Ichikawa Chusha and Kataoka Ainosuke, two kabuki actors from vastly different backgrounds, will costar for the first time in May at the Meijiza theatre in Tokyo.
Chusha started his acting career outside kabuki and was long established as Teruyuki Kagawa on TV and in films, while Ainosuka has been branching out from the kabuki world. They will appear together in the May kabuki event.
Chusha is the eldest son of Ichikawa Eno but made his kabuki debut three years ago at 46, after he was reunited with his father after decades of separation. Ainosuke comes from an ordinary family and was a child actor before entering kabuki when he was 9. Despite their contrasting backgrounds, they're both iconic pillars of the kabuki world now.
In the matinee for the May kabuki programme, Chusha performs in "Otoko no Hanamichi," which depicts the friendship between kabuki actor Utaemon and a great doctor. In the evening show, he appears in "Anma to Dorobo," a two-person play about a thief who breaks into the house of a masseur, and "Koi Tsukami," which portrays the battle between a man and the spirit of a giant carp who resents the fact that Lake Biwa is contaminated with the blood of a centipede. He portrays the famed doctor, the masseur and the king of the carp.
Ichikawa Ennosuke will play Utaemon and the thief.
The production marks the first time the two actors will perform together in Tokyo since they inherited their stage names together in 2012.
"I look forward to [performing with] Ennosuke-san because I learn so much from everything he does, whether it be timing or expression," Chusha said.
"I'm climbing up from commercial theatre to kabuki, so there's a sense that Ennosuke-san is descending. I'd like to learn kabuki interpretation," Chusha said.
Chusha said he struggled painstakingly with kabuki after receiving his kabuki name and has already had various encounters. One of them was with Nakamura Senjaku, with whom he performed at the Minamiza theatre in Kyoto as part of a series of performances to mark this occasion.
The work the two appeared in was "Jiisan Baasan," which tells of an elderly couple reunited after 37 years. The two actors clicked with each other over a scene in which the couple revisit memories of their son who died shortly after birth.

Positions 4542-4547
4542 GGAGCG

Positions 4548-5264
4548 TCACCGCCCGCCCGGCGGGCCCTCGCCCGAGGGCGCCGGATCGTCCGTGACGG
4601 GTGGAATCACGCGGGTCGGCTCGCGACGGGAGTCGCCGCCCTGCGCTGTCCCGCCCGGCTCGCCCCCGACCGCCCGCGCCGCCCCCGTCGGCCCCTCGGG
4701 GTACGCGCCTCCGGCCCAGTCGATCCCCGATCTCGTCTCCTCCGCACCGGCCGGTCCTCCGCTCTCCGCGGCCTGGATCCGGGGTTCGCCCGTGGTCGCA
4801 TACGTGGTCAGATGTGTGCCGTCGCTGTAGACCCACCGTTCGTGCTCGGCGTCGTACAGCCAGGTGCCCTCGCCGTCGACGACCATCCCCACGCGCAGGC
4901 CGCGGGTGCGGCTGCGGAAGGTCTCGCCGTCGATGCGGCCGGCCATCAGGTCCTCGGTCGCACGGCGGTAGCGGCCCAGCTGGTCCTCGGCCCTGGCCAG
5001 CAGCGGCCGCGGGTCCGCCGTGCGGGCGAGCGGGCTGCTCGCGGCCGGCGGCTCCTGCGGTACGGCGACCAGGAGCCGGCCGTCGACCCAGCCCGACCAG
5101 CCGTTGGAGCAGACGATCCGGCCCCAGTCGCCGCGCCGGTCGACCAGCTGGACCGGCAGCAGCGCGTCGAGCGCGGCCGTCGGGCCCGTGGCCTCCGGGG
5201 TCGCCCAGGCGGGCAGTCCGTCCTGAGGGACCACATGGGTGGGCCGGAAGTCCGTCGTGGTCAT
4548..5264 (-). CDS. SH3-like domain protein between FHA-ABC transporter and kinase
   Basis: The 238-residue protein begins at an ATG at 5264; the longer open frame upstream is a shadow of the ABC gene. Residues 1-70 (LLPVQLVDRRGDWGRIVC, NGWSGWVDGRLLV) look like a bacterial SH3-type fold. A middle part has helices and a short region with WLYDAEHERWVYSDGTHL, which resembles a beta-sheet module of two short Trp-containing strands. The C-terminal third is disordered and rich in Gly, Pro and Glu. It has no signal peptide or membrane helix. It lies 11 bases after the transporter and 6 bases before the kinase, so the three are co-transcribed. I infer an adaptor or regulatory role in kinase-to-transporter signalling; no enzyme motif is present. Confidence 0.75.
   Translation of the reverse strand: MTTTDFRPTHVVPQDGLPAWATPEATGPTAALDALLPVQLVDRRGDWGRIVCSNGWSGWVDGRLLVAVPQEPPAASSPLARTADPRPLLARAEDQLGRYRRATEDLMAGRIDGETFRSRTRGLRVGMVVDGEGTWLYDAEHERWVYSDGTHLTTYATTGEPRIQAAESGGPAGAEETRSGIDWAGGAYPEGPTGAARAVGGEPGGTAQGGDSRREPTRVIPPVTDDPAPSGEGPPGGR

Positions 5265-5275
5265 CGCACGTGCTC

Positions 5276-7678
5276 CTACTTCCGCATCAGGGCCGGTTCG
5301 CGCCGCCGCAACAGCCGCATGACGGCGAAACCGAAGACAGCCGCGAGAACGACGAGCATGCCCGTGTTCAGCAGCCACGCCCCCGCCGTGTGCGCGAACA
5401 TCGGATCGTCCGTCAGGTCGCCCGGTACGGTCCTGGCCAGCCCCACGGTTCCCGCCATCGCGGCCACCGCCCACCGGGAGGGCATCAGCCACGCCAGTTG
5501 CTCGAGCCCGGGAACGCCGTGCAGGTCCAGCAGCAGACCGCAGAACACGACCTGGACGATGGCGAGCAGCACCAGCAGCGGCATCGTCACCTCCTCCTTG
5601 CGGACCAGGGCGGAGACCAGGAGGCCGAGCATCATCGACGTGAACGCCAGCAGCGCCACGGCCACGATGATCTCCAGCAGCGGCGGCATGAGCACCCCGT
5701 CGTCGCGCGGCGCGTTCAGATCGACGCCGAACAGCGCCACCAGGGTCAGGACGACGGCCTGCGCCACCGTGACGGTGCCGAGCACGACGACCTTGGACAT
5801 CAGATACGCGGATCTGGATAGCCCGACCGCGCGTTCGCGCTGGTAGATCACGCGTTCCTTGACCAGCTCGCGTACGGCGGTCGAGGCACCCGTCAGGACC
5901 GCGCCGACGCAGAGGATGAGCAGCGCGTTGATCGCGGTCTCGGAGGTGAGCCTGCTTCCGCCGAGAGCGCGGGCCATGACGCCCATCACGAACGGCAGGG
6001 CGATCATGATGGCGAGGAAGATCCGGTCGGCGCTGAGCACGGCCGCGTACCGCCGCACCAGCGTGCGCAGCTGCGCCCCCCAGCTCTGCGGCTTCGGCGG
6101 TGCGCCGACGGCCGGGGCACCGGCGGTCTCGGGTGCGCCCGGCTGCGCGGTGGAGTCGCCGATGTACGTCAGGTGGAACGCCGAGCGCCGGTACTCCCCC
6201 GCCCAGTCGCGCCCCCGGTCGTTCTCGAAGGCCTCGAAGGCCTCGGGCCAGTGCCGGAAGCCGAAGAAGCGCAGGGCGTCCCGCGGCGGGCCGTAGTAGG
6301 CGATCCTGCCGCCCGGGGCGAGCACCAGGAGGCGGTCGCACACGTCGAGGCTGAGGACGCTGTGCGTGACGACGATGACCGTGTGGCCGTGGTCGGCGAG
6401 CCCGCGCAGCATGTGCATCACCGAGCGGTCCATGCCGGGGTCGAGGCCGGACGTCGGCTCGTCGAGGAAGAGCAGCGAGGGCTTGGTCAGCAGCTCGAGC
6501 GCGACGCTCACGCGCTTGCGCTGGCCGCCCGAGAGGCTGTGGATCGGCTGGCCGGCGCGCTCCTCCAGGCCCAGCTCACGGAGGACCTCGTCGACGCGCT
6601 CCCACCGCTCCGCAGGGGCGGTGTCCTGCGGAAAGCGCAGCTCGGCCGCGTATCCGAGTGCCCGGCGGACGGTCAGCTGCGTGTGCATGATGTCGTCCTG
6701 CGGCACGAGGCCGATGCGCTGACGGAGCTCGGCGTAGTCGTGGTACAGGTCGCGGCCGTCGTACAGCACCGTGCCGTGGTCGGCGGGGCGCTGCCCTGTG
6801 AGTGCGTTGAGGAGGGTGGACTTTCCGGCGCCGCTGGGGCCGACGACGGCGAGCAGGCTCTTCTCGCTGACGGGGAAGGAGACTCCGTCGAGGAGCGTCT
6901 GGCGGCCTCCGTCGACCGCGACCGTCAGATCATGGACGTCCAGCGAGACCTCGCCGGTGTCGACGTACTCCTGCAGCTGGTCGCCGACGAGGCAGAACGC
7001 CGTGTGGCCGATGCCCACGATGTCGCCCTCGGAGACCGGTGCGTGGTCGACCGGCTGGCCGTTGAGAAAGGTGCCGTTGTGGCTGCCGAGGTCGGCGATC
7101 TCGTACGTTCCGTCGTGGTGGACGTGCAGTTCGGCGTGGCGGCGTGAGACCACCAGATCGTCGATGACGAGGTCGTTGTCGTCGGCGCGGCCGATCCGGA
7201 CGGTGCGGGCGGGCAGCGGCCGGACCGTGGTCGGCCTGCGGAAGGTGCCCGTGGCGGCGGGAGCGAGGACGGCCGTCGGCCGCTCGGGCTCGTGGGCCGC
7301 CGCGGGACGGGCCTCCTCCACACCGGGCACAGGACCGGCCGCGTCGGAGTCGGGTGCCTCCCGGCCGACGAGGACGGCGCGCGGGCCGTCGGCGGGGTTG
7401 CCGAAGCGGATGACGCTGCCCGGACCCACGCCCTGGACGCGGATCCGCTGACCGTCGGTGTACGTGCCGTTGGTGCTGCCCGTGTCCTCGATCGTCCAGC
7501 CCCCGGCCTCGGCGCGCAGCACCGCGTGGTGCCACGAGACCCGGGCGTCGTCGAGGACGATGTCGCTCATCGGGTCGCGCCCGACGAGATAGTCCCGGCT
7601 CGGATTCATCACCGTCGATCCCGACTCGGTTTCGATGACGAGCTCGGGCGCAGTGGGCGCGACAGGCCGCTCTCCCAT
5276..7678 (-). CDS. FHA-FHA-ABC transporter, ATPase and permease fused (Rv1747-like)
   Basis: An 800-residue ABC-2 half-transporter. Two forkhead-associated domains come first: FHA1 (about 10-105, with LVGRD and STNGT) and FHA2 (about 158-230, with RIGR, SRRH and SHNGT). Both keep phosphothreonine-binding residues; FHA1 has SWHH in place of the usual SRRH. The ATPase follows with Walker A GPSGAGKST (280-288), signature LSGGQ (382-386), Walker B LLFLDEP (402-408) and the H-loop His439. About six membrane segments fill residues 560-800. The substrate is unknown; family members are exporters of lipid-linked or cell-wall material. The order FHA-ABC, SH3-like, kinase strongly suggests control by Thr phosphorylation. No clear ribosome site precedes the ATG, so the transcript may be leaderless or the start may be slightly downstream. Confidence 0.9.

"My father [Eno] and mother [actress Yuko Hama] met for the first time in decades after their divorce, and I was supposed to be his successor. When I said the story was similar to my own family's circumstances, Senjaku-san empathized and said he had once left the kabuki world for some time."
Ainosuke started performing in "Koi Tsukami" three years ago, and this will be his fourth time in the play. Conscious of making the whole play "visually understandable," there's a newly added opening scene in which the centipede is hunted. In addition to acting that uses actual water and aerial stunts that are traditional parts of the play, he will also take on rapid costume changes for six parts.
Chusha will appear as the carp king in the prologue.
"The original plan was for four parts, so I was surprised when the script arrived and found out it was changed to six parts," Ainosuke said. In June, he will perform in "Koi Tsukami" with different members at the Shochiku-za theatre in Osaka. "It'll be completely different, so I think it'd be interesting to compare," he said. "In our plays there's no right answer. We have to keep taking on new challenges."
Ainosuke said he can "sense the DNA of Omodakaya [the stage name of the Eno family]" in Chusha.
"It's amazing that Chusha-san's performance causes no awkward feelings. I feel envious as someone who came from outside," Ainosuke said.
"In Ainosuke-san's performance I can strongly feel [the influence of his senior in] Matsushimaya [Kataoka Nizaemon]," Chusa responded. "Kabuki is great because training can get you to the same place that bloodlines can."
The two men, both aiming high, are on the same wavelength.
The May kabuki programme will be staged at Meijiza theatre in Tokyo from May 2 to 26. For details call (03) 3666-6666.